OPPORTUNITY TO CHANGE THE NARRATIVE

The technological improvement in the INEC voters’ registration and revalidation process is about to change the narrative if the Kwara Southerners (home and abroad) are politically conscious enough to rise to this occasion.

INEC voters’ registration, transfer, and revalidation can now be done online at the comfort of your home. Interestingly, Kwara southerners who reside in Ilorin or migrants in Lagos can apply for voters transfer to their aboriginal community, this will allow them the opportunity to vote in their hometown during the election and contribute immensely to the social and economic development of their community through political inclusion.

Meanwhile, despite the opportunity created by the advancement in technology the illiterate old and young people who stay back and serve as the custodian of the Kwara South community may again be disenfranchised through the process. The registration requires online voters registration initiation which will be completed through data capturing at the designated INEC centers. The emerging challenge is how to educate them on the process and support them to claim their rightful position as eligible voters through effective voters’ registration. Each community of Kwara South may have to take responsibility for emancipating their people through voters’ enlightenment and support for registration.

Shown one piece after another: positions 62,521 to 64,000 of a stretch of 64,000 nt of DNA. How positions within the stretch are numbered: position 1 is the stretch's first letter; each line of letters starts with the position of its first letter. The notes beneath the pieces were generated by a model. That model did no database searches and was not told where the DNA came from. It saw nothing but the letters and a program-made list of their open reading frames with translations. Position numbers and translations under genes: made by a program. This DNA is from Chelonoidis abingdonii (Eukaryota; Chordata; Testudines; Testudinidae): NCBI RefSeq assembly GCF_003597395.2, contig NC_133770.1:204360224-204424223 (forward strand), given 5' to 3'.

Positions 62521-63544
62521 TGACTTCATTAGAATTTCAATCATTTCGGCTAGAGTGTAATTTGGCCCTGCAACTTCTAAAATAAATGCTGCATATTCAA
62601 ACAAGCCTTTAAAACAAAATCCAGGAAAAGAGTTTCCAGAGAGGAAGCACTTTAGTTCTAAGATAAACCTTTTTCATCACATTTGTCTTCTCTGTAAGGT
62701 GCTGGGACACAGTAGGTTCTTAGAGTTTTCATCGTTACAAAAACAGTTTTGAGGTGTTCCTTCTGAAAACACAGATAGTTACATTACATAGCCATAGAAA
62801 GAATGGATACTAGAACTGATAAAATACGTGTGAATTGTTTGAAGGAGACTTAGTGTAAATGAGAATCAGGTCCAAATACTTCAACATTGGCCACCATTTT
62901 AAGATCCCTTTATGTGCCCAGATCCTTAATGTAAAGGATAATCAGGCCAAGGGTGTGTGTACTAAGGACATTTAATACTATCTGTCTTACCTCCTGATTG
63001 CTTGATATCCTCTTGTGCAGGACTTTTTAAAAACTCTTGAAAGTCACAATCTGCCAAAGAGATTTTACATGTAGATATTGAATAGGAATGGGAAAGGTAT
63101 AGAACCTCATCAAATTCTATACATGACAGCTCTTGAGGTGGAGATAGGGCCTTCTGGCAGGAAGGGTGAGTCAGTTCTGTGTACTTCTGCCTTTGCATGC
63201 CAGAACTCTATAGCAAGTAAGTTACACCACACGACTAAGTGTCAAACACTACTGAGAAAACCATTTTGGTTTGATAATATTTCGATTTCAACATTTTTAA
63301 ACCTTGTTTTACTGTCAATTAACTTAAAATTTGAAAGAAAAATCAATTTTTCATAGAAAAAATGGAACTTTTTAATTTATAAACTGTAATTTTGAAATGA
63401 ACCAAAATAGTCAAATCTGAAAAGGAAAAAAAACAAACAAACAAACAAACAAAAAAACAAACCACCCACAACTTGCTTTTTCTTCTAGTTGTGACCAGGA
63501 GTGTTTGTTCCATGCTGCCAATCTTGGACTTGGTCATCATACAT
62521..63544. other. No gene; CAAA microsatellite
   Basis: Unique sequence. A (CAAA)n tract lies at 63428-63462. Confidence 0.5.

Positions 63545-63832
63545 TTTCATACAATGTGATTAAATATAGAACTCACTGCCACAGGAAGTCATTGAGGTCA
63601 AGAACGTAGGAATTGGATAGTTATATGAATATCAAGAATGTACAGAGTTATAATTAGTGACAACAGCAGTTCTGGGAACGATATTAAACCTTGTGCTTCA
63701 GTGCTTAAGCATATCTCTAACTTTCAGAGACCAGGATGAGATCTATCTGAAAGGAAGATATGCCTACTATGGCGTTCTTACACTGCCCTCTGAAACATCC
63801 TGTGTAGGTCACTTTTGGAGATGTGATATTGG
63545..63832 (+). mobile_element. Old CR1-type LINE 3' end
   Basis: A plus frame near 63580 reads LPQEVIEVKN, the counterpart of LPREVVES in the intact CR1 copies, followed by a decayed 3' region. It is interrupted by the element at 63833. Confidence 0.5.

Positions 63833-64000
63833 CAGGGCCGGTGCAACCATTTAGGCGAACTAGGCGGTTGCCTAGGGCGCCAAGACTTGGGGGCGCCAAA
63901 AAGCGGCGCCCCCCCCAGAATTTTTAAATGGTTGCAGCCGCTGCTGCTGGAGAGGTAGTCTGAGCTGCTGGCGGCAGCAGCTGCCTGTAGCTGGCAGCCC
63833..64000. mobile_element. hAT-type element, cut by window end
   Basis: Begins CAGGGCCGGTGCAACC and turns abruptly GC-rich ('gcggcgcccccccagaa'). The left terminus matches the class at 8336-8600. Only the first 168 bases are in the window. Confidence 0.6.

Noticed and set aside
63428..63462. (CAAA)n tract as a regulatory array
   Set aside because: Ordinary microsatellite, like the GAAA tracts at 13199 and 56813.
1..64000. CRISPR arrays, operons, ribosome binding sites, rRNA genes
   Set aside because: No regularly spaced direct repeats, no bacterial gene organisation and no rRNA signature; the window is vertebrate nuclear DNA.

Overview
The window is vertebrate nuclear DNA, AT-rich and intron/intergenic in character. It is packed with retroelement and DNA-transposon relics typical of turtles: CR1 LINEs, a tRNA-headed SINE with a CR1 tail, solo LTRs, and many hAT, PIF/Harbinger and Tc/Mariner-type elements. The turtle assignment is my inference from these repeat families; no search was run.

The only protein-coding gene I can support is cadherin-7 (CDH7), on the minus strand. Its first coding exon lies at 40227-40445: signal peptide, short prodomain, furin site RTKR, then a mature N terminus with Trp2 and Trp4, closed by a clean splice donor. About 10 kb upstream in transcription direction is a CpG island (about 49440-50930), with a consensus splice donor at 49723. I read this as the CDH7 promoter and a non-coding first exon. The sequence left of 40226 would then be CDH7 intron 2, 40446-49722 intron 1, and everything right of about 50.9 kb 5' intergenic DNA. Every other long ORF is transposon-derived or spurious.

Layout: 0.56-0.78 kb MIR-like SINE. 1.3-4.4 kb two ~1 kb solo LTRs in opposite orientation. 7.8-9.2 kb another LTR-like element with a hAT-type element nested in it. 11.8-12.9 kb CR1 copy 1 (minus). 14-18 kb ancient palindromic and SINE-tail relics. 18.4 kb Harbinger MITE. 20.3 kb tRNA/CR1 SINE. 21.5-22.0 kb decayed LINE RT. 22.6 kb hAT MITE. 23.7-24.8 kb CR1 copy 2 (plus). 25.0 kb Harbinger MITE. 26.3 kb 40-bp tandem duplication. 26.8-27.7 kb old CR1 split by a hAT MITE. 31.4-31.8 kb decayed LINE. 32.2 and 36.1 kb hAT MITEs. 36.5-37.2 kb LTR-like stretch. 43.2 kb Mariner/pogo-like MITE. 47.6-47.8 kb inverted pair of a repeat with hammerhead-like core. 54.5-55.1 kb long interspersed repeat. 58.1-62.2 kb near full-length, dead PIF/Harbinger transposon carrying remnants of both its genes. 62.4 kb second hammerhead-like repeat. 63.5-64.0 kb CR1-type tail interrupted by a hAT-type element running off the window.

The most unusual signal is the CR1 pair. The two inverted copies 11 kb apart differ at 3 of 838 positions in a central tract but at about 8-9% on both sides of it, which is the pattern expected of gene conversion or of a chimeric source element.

Essentially, this is a clarion call to the migrant Kwara southerners to rethink their strategy and consider being an active part of the emerging political revolution in Kwara South focused on rejuvenating the glory and pride of the constituent through political inclusion and quality representation.

A keen observation by – Amb. S.O. Boladale

To be continued…